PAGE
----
Chinese tourists are shying away from politically explosive Hong Kong, while Macau casinos welcome them with open arms.
For the past two week protesters have poured into the streets of Hong Kong demanding the right to free and transparent elections. China and Hong Kong are held together by a “one country, two systems” concept in which the former British colony has a large degree of autonomy but its leadership still must answer to Beijing.
•Macau has welcomed 845,000 tourists since October 1st
•Civil unrest in Hong Kong has led Chinese to shy away from the city
•Macau is popular for shoppers and ordinary tourists as well as gamblers
The protests have come in response to an August 31st announcement that all candidates for the top elected office in Hong Kong would be pre-approved by Beijing. City officials are caught between a rock and a hard place; refusing to give in means ignoring the legitimate demands of Hong Kong’s citizens, while granting free elections is likely to provoke a heavy-handed response from Beijing, as thousands of soldiers from the People’s Liberation Army look on from the mainland.
With Hong Kong in turmoil, things are suddenly looking up for China’s other special administrative zone, nearby Macau. The Asian gambling hub has been caught in a slump over the past three months as a crackdown on corruption on the mainland has led to wealthy public officials shying away from the city’s casinos. A recent decision by the city government to ban smoking indoors hasn’t helped either.
Year-on-year revenue declined for the first time in five years in both August and September, and the share prices of major casino operators Sands China and Wynn China have declined. However, the tension in Hong Kong could be just what Macau needs for a turnaround.
People are ducking Hong Kong to lay low in Macau
People are coming into Macau in greater numbers than they were two weeks ago largely because Hong Kong isn’t seen as a healthy destination in light of the political unrest. Chinese vacationers want to forget about the country’s political problems, not be reminded of them.
During “Golden Week”, a Chinese holiday encompassing the early part of October, many Chinese from the mainland like to take a vacation to either Hong Kong or Macau, with the former being famous for its casinos and both cities being major shopping and entertainment hubs.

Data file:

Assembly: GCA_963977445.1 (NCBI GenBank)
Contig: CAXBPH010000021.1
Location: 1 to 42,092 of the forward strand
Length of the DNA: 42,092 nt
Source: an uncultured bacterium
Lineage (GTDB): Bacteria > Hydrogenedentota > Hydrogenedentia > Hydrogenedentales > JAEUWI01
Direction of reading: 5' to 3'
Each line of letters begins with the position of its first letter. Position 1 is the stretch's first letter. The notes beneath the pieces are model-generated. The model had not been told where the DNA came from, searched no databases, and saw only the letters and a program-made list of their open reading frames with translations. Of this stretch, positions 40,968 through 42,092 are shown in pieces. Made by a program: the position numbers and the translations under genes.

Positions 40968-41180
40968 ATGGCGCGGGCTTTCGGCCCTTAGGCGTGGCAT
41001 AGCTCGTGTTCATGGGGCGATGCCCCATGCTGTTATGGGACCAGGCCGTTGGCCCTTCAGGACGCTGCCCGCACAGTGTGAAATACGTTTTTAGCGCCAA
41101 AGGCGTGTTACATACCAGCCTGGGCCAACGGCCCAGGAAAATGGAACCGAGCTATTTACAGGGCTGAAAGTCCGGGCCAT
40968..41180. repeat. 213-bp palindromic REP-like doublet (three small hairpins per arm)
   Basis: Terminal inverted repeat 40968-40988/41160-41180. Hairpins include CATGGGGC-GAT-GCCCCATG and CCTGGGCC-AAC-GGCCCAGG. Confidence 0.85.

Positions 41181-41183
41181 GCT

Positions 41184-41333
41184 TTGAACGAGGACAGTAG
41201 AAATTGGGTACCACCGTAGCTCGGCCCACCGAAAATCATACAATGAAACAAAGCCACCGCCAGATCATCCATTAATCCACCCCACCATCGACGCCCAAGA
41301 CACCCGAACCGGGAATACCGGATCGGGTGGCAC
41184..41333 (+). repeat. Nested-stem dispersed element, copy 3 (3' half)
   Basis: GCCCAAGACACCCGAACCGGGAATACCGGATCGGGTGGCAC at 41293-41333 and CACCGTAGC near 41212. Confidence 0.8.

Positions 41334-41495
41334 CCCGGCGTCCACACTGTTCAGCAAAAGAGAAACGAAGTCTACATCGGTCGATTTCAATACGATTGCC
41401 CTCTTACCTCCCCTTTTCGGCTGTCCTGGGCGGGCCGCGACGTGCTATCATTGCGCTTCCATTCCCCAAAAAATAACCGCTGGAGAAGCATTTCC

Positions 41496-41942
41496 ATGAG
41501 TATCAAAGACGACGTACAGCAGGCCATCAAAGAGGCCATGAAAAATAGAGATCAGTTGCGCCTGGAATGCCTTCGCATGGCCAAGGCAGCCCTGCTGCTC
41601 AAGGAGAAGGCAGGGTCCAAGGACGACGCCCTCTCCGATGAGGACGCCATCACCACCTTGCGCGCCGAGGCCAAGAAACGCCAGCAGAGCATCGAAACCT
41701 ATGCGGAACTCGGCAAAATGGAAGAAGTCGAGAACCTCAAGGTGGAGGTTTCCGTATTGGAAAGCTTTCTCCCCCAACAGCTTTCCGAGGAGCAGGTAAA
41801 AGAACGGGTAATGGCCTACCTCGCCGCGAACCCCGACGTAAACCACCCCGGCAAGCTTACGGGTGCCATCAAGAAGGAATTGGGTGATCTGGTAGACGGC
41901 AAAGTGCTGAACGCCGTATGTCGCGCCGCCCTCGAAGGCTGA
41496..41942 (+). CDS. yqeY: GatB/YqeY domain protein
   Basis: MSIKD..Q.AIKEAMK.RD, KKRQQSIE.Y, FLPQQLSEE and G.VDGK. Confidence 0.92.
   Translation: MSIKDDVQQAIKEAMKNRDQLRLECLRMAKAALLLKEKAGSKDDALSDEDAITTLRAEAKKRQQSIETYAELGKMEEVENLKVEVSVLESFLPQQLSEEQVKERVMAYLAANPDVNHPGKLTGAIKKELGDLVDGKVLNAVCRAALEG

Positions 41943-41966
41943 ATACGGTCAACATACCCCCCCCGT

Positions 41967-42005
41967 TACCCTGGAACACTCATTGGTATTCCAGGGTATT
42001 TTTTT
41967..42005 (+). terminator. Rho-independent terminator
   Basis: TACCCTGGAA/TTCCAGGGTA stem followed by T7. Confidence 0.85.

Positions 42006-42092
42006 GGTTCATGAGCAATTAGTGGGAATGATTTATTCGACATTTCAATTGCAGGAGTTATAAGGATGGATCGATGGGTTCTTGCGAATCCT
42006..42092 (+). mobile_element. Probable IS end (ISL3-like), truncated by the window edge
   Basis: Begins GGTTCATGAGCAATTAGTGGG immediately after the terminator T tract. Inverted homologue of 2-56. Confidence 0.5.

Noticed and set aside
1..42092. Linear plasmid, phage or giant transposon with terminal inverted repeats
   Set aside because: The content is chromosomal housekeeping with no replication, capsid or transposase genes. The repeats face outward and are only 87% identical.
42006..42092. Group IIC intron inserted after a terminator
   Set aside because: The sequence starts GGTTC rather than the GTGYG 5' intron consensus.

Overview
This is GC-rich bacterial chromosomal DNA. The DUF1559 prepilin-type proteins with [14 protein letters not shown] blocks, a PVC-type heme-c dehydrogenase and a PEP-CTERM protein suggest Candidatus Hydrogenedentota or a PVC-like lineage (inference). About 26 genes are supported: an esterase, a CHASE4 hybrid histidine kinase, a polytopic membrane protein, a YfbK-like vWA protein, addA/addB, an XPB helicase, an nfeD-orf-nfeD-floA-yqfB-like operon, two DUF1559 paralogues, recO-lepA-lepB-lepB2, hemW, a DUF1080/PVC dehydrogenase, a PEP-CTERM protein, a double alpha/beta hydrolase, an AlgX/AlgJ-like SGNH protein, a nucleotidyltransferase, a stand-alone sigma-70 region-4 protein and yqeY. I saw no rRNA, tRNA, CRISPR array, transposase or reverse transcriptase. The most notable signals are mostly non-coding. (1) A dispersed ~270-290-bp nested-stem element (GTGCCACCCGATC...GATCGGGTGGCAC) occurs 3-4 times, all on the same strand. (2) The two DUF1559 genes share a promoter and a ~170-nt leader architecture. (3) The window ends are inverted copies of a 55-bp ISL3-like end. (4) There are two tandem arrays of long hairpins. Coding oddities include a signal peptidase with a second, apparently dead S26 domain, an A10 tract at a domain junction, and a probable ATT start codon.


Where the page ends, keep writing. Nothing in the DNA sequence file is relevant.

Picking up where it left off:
But with fewer people interested in Hong Kong, the number of tourists entering Macau has swelled over the past two weeks. In fact, over 845,000 have come since October 1st, a rise of over 17 percent from the same period last year.
After suffering recent declines, casino share prices spiked earlier this week, with Sands China climbing by 7.1 percent and Galaxy Entertainment seeing gains of 6.6 percent.
While many of these visitors are coming for the shopping, not the baccarat or Chinese poker rooms, they are still booking hotel rooms and eating in casino restaurants, putting money into the pockets of casino executives like Sheldon Adelson of Sands, Steve Wynn, and Stanley Ho of SJM Holdings.
One mainland family, Jerry and Jocelyn Lu, recently came to Macau intending to wager only 1,000 yuan at the gambling tables (about $160) but with an overall budget of 30,000 to spend on a plush hotel room and luxury retail items.
Macau is also seeing an influx of “tourism refugees” from Hong Kong itself. Thousands of the city’s residents (mostly older and wealthier people) have no interest in participating in the protests and would rather get out of Dodge until the situation blows over. For those with money to spend, Macau is the most obvious destination.
The journey to Macau from Hong Kong requires only a 60-mile ferry ride, and reports say that the ferries have daily been full of “mass market” gamblers even as high rollers continue to stay away.
What will happen after the holiday?
When Golden Week ends later this month the throngs of tourists, gamblers and shoppers can be expected to return to their homes in Beijing, Nanjing and Shanghai. Should Macau casinos expect to be pushed back into a slump?
Fortunes are looking up in general. There have been indications out of Beijing that the Central Communist Party is ready to ease up on its anti-corruption campaign. If that’s the case, public officials from the mainland will soon consider it safe to hop a plane to Macau and wager hundreds of thousands of dollars at luxury casinos there.
In addition, the region in general still has a lot of room for growth. Macau currently suffers from an over-dependence on “high rollers” from the Chinese mainland, most of whom are ultra-wealthy businessmen and government officials.
But as the country’s economy continues to grow more citizens have the money to take an extended vacation far from home. And given that Chinese gambling laws ban the activity everywhere except Macau, it is the natural destination for many in a country of more than one billion.
Macau casinos have also made an effort to court mass market gamblers, investing in non-gambling amenities like entertainment and activities for children. The city appears to be following the model that Las Vegas used when it transitioned from a high roller destination to an “all-the-above” entertainment hub in recent decades.